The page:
After the Incident

After the Incident

In the first 30-60 days following the incident, there are many expected responses that are normal reactions to an abnormal event. These responses may occur in the physical, mental, emotional, behavioral, and spiritual realms. Items below marked ** indicate medical evaluation is indicated:

Body: fatigue, nausea, dizziness, aches, twitches, sweating, chills, visual difficulties, fainting, rapid heart rate, dry mouth/thirst, chest pain and breathing problems**, shock symptoms (cold/clammy hands and feet, blue-tinged skin tone, fast rate of breathing, decrease in blood pressure)**;

Thinking: disorientation (confusion about time, date, place), seeing event over and over, disrupted sleep, illogical thinking, poor problem-solving, poor attention and memory, increased alertness of surroundings, easily startled, dazed appearance;

Feeling: numb, fearful, apprehensive, guilty, ashamed, anxious, sad, helpless, angry, overwhelmed;

Behavior: change in usual behavior, change in communication/speech, unusually quiet or talkative, emotional outbursts, increased/decreased appetite, pacing/restless, non-specific body complaints, increased self-medicating (drugs/alcohol), decreased regard for personal safety, change in sexual functioning; and

Spiritual: anger at “higher power,” loss of faith, confusion about life’s meaning and purpose, familiar faith practices and rituals seem empty, isolation from faith community, bargaining with “higher power,” questioning good vs. evil, questioning one’s own value, and searching for answers.

In the longer-term, some of these may intermittently arise but reduce in their frequency and intensity. To the degree any of these symptoms interfere with your daily life, relationships, or work, seeking professional mental health assessment is strongly advised.

How to Help Yourself

  • Contact trusted friends and family and talk about what has happened.
  • Within first 24-48 hours of event, alternate periods of physical exercise and relaxation to alleviate physical reaction.
  • Crying is good.
  • Structure time and try to keep busy.
  • Maintain as normal a schedule as possible.
  • Remember that you are not weak or crazy — you are traumatized.
  • Talk to people when you don’t want to. They really do care. Talk is healing.
  • Express feelings as they arise to people around you who really want to listen.
  • Give yourself permission to feel rotten and share your feelings with others.
  • Be aware not to misdirect anger and irritation toward others.
  • Don’t numb out with drugs or alcohol. They actually compound and complicate stress.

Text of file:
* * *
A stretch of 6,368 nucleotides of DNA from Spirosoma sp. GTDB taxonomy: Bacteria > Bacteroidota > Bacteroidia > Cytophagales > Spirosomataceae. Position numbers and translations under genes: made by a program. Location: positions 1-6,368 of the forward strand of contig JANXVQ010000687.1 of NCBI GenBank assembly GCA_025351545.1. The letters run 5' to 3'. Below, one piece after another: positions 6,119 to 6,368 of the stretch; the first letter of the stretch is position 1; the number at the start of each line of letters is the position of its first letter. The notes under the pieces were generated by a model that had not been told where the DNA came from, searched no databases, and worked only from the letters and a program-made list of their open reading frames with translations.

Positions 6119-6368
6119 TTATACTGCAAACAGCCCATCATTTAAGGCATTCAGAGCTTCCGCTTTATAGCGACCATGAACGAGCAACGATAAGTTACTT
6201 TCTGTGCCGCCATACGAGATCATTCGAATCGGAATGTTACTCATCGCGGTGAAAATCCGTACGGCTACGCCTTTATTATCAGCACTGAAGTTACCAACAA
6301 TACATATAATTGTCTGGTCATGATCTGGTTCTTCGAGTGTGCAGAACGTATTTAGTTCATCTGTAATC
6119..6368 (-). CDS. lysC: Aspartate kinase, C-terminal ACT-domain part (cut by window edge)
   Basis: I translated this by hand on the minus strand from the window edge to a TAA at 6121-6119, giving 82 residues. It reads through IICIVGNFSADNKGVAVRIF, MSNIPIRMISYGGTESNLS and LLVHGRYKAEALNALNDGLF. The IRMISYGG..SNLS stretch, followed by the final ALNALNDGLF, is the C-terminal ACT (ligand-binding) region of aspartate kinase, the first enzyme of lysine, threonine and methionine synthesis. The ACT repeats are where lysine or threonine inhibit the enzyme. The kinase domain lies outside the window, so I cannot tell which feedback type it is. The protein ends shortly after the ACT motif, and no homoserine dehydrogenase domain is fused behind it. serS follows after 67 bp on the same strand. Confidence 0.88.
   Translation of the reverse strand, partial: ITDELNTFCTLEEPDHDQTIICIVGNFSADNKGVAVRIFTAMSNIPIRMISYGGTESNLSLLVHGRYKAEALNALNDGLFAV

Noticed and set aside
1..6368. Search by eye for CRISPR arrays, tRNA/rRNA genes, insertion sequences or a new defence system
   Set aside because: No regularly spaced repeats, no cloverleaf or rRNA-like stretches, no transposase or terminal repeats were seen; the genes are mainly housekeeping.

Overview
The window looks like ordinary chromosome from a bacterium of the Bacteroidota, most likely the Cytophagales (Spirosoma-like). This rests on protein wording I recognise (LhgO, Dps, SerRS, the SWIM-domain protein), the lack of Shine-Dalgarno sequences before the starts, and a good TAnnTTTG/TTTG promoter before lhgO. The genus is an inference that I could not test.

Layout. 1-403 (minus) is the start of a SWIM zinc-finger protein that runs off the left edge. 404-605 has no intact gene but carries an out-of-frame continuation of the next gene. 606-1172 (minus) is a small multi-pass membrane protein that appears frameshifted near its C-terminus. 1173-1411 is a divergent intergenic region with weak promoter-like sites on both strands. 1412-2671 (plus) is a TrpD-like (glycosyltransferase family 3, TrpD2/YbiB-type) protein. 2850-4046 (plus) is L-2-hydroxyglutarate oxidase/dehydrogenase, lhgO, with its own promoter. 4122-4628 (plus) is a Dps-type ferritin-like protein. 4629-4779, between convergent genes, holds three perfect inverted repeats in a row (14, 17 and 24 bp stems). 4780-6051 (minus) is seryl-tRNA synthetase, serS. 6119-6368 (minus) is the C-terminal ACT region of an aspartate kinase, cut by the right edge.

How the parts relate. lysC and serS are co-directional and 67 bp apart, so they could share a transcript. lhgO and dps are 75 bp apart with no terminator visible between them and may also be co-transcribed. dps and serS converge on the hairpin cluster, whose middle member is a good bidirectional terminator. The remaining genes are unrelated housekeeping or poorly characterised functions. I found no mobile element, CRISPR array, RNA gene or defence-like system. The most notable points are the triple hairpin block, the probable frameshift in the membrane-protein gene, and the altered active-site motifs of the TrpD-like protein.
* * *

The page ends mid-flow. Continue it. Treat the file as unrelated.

• Do something for someone else and reverse the current.
  • Keep a journal; write your way through sleepless hours.
  • Try to do something that feels good to you — especially when you don’t want to.
  • Recognize that people around you are probably under stress as well.
  • Make daily decisions that give you a feeling of control over your life.
  • No big decisions, life changes, or changes in daily routine for a while.
  • Get plenty of rest and sleep.
  • Recognize that reoccurring thoughts, dreams, or flashbacks are normal. Don’t fight them — they’ll decrease and become less painful over time.
  • Hydrate: drink lots of water.
  • Push yourself to eat well-balanced and regular meals even when you don’t feel like it.
  • Moderate caffeine and sugar intake.
  • Touching and being touched can be helpful.
  • If symptoms of stress do not lessen, seek professional assistance.

How Family Members and Friends Can Help

  • Listen without trying to fix.
  • Spend time with the traumatized person.
  • Offer assistance and a listening ear if he/she has not asked for help.
  • Provide reassurance that he/she is safe.
  • Express your love to them.
  • Help them with everyday household and childcare tasks.
  • Give them some private time.
  • Don’t take their anger or other feelings personally.
  • Don’t tell them they’re “lucky it wasn’t worse.” They find no consolation in this.
  • Tell them that you are sorry such an event has occurred and that you want to understand and assist.
  • Discussing everyday life is OK. Don’t feel that the traumatic event is all you can talk about.

It won't always feel this way.

Where can I find some ease within or around this experience — just as it is?